Memoir is about the writer’s experience even if it is “about” someone else. Example of The Suicide Index, by Joan Wickersham – about her father committing suicide, and exploring his life to figure out why, but it is her experience that she is recounting, what she experienced, thought, felt, what his death did to her and what she made of that. We identify and relate to her struggle as the one who had the experience. She uses an index as the structure, which is an interesting example of finding a form that lets her tell the story she wants to tell, to deal with the material in a way that is creative and functions well. She probably had bits and pieces of the material and found a way to organize them via the index: Here’s from the book’s index:
attempt to imagine, 1 – 4
bare-bones account, 5-6
immediate aftermath, 7 – 34
belief that change of scene might unlock emotion concerning, 44-47
brother’s appearance, 48-53
Memoir has narrative shape; story; has a subject and focus, involves reflection to some degree; generally, though not always, attention to language and style; many memoirs are written by writers who work in other genres like fiction or poetry, but can also be written by unknowns, people who have a story to tell. Each person finds his or her own way to write their story – there’s no one way, and you get to write the book you want to write, the way you want to write it. But it helps to connect with what readers find interesting, engaging, irresistible, compelling. You eventually want to be able to write to some extent as if you’re not only the writer but also the reader – to be able to perceive as a reader how your writing is coming across. The only way I know to do this is to read a lot.
Memoir often is both story and essay – to the extent that it reflects – but degree of both can vary greatly. We experience another mind on the page, musing; have the experience of intimacy with another person, a voice speaking truth – at least emotional and psychological truth. “Memoir can present its story AND consider the meaning of the story.” (Patricia Hampl) Hampl again: “True memoir is written, like all literature, in an attempt to find not only a self but a world. To write one’s life is to live it twice, and the second living is both spiritual and historical, for a memoir reaches deep within the personality as it seeks its narrative form and it also grasps the life-of-the-times as no political analysis can.”
We’re attracted to what really happened – experience unfiltered through fiction or fantasy – and also how someone else deals with life experience – with pain or loss or trauma or being gay or coming of age, or whatever. We look for wisdom, understanding, not just the experience, but what the writer MAKES of it. HOW you say what happened to you, not just what happened. Not only do I want to say it, but I want to say it well.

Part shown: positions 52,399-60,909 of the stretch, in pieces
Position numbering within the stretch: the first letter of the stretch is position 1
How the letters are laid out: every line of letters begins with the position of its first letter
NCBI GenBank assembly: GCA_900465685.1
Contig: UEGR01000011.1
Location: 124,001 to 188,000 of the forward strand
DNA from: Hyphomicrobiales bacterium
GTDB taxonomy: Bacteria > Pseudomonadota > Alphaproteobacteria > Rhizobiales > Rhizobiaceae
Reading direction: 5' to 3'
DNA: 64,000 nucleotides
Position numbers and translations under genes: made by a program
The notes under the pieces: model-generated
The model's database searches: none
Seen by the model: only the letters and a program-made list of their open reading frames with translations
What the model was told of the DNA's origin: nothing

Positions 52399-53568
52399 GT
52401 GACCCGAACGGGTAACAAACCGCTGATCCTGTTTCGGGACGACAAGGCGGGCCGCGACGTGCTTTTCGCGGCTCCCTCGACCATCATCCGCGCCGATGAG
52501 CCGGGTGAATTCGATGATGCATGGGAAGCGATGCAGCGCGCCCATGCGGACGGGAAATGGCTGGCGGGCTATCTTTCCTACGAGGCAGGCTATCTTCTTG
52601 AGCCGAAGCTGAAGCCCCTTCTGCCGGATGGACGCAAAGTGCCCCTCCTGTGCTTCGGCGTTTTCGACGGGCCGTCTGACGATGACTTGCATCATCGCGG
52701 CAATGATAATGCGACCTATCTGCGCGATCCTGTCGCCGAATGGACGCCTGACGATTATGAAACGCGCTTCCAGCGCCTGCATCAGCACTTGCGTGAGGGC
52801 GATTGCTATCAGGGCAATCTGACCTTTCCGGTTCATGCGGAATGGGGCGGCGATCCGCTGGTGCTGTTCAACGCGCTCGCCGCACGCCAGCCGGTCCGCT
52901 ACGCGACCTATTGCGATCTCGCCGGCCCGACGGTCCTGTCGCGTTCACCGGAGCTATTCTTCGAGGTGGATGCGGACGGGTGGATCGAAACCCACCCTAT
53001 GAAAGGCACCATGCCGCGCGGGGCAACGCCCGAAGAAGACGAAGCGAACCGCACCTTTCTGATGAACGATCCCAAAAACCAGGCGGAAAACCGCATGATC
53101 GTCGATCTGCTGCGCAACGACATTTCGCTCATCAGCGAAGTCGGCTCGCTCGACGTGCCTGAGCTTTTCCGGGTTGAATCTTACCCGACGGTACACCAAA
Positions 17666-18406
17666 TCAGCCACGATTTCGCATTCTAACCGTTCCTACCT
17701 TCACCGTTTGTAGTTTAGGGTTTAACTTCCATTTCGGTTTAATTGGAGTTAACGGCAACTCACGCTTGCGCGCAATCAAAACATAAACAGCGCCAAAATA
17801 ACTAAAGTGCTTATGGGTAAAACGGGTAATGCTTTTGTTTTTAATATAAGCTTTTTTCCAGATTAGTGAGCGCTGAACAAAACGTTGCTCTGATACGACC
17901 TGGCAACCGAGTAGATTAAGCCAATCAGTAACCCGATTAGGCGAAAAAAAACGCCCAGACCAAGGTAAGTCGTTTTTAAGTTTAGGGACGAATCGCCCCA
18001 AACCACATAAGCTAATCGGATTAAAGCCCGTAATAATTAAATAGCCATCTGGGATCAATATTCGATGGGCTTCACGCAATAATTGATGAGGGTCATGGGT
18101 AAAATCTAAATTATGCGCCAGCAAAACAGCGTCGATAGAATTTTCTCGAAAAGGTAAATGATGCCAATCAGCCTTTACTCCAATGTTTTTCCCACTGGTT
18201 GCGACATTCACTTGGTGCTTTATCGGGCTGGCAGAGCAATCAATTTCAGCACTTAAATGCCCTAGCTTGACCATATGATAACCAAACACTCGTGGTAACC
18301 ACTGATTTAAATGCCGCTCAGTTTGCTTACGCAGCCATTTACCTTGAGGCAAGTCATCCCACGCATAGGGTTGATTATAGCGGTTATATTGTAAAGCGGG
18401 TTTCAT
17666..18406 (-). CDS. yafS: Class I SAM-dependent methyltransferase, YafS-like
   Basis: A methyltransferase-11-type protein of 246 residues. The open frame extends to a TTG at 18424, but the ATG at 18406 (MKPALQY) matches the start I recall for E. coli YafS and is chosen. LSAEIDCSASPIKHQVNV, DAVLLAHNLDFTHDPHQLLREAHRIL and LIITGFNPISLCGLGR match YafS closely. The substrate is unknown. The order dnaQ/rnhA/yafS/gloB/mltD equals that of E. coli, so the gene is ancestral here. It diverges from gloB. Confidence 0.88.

We accept that imagination is involved, to the extent that the person is remembering and writing and re-creating experience – not doing an actual factual recording. We understand the fallibility of memory – the unreliability of it – but our understanding is that the writer is doing his or her best to capture the truth of the matter. Not to fabricate, not to make things out to be what they weren’t. But we accept shaping and rearranging of time – example of Patricia Hampl making two pilgrimages to Italy, but compressed them into one story in Virgin Time.
Memoirists often use of the tools of the novelist: scene, characters, drama, and dialogue, plot.
The important distinction in memoir is the difference between reminiscence and revelation. You’re not just remembering; you’re discovering something.
Vivian Gornick: “Good Writing has two characteristics…It’s alive on the page, and the reader is persuaded that the writer is on a voyage of discovery.”
She goes on to pose these questions for the memoirist: “Is the narrator indulging in self-serving confessionalism here, or is the narrator honestly going to try to get to the bottom of the matter being presented, showing me the widest view and making the deepest sense of what happened…Do I believe this voice? Am I attracted by this tone? Am I drawn to this persona? And beyond that, Does the shape of the writing compel? Is the language expressive? Is the story being told through tone, language and shape?”